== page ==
the cotton forever dress

batik voile 1

I got into sewing mainly because of polyester. In the summer, I can’t deal with it. I see women floating around in these chiffon day dresses, and they look so pretty and effortless, but I KNOW what kind of sweaty mess I would be if I were wrapped in layers of poly and acetate.

(Side note: Who are these women? How do they do it? Teach me your secrets, people.) Here’s the thing: Have you tried to buy an all-cotton dress recently? They’re damn hard to find. So when I started getting invitations for summer weddings, I knew that shopping for dresses would do me no good. There’s a wide spectrum of acceptable wedding guest misbehavior — dancing like a maniac, booing the DJ for asking us to turn down — but generally, it does ruin the mood when a sweaty-faced guest is surreptitiously flapping her skirt around during the ceremony in an attempt to get a breeze going.

SONY DSC

 I’ve been trying to stock up on pretty cotton dress fabrics whenever possible, and Fabric Mart came through with this cotton crinkle voile. (The dress photos are a little washed out — the color is closer to the top photo, a sort of soft aqua.)

I figured I’d use the bodice of Simplicity 1873, which I’ve made/muslined before … but, you know, I’ve made it before. I wasn’t getting excited about it. Then my friend showed me this cute wrap-back RTW dress, and then I remembered a couple of sewing blogs taking on the design (here and here), and we were in business.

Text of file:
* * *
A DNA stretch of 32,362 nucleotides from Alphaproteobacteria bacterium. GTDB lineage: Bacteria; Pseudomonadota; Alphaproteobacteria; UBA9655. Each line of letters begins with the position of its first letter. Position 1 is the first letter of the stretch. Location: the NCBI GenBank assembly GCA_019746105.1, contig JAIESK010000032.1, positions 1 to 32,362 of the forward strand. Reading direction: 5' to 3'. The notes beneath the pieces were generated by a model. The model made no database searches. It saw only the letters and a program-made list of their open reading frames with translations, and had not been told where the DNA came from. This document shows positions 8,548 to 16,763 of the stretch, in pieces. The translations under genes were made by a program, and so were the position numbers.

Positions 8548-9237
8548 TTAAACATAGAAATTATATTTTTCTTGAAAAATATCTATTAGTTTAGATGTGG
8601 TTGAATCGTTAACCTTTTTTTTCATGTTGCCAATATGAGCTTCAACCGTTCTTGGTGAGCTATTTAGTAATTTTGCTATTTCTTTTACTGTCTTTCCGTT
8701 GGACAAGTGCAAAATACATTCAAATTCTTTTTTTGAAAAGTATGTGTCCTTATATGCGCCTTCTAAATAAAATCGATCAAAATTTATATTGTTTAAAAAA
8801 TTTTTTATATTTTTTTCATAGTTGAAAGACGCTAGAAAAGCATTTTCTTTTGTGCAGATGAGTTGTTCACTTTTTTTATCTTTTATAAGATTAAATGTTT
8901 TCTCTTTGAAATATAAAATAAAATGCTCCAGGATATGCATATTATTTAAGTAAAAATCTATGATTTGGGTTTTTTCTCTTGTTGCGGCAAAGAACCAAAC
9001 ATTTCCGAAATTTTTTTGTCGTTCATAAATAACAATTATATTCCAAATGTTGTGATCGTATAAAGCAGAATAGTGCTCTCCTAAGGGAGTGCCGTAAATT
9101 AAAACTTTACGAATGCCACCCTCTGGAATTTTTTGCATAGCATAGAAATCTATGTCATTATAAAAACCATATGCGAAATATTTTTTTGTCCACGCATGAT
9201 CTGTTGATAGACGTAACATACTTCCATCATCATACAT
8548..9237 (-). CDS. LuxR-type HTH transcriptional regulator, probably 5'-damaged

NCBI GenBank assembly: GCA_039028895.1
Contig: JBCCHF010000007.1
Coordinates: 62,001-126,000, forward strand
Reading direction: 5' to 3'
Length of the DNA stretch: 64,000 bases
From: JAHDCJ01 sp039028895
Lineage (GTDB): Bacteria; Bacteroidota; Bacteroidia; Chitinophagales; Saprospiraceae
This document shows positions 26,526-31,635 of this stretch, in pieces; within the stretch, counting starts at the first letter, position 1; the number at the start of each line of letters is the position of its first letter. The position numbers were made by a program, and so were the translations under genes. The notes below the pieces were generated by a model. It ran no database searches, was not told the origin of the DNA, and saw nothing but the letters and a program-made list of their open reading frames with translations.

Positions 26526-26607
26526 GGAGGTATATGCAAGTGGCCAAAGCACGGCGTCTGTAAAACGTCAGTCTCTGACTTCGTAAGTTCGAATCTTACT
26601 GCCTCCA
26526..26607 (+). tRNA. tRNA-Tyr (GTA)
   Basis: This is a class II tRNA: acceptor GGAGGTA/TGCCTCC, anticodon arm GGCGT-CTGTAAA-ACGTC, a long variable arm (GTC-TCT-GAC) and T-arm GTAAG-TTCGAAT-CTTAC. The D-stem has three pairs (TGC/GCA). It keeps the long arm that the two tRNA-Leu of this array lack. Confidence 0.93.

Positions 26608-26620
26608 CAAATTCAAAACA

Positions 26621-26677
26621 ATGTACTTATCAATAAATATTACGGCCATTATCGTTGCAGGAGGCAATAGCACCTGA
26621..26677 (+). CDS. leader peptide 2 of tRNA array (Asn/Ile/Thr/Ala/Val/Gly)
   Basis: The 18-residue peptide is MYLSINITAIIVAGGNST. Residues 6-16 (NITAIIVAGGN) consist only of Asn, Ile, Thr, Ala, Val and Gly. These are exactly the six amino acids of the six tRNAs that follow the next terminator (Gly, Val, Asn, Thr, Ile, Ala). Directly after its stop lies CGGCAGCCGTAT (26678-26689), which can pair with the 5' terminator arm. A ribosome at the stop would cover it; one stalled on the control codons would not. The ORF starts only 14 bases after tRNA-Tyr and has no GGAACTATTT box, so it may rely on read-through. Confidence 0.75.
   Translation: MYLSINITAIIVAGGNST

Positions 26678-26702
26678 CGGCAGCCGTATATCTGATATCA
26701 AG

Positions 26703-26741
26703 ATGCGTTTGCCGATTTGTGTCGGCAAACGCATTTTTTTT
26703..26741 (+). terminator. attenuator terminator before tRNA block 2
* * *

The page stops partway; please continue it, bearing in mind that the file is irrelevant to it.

batik voile 2

I got out some parchment paper and went to work tracing new bodice back pattern pieces. Then I took shears to fabric, and it worked … after a lot of fitting. You know — baste, try on, grumble, take off, unpick, baste, try on, grumble.

I needed to take a lot of length out of the back pieces to get them where I wanted, which is odd, since I don’t think I have that problem with the regular bodice. I also tacked down the point where the two back pieces intersect, which mostly solved the last little bit of wrinkling.

The edges of the back V are reinforced with selvage; otherwise, they would have stretched out like mad. I’m not convinced they didn’t, in fact. I might hang this by folding it over the hanger bar, like pants, to avoid putting weight on those edges.

Because I am far too lazy to do whatever complicated pleating is on the skirt of this pattern, I just folded over the fabric, cut it selvage to selvage in a rectangle, and box-pleated it at the base of the bodice darts. Boom, instant lined skirt — and only one seam, for the side zip. I used the same method, except gathered, with my cotton lawn version of Simp 1873, but I like the sleekness of the pleats a LOT better.

And yes, I booed the DJ when he asked us to turn down, and then I danced some more.

(P.S. Since I bought this fabric in May and sewed the dress in July, it qualifies for the Summer Stashbust over at The Quirky Peach! Hurray! I’ve got a couple more works in progress going for that.)


Pattern: Hacked Simplicity 1873 bodice, box-pleated rectangle skirt, self-lined, side zip.
Fabric: 2.5 yards of 55″ wide cotton crinkle voile from Fabric Mart, about $14 on sale.

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6 thoughts on “the cotton forever dress

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